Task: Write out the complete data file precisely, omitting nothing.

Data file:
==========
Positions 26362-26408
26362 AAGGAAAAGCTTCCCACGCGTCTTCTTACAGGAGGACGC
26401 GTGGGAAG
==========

Positions 26362-26408
26362 AAGGAAAAGCTTCCCACGCGTCTTCTTACAGGAGGACGC
26401 GTGGGAAG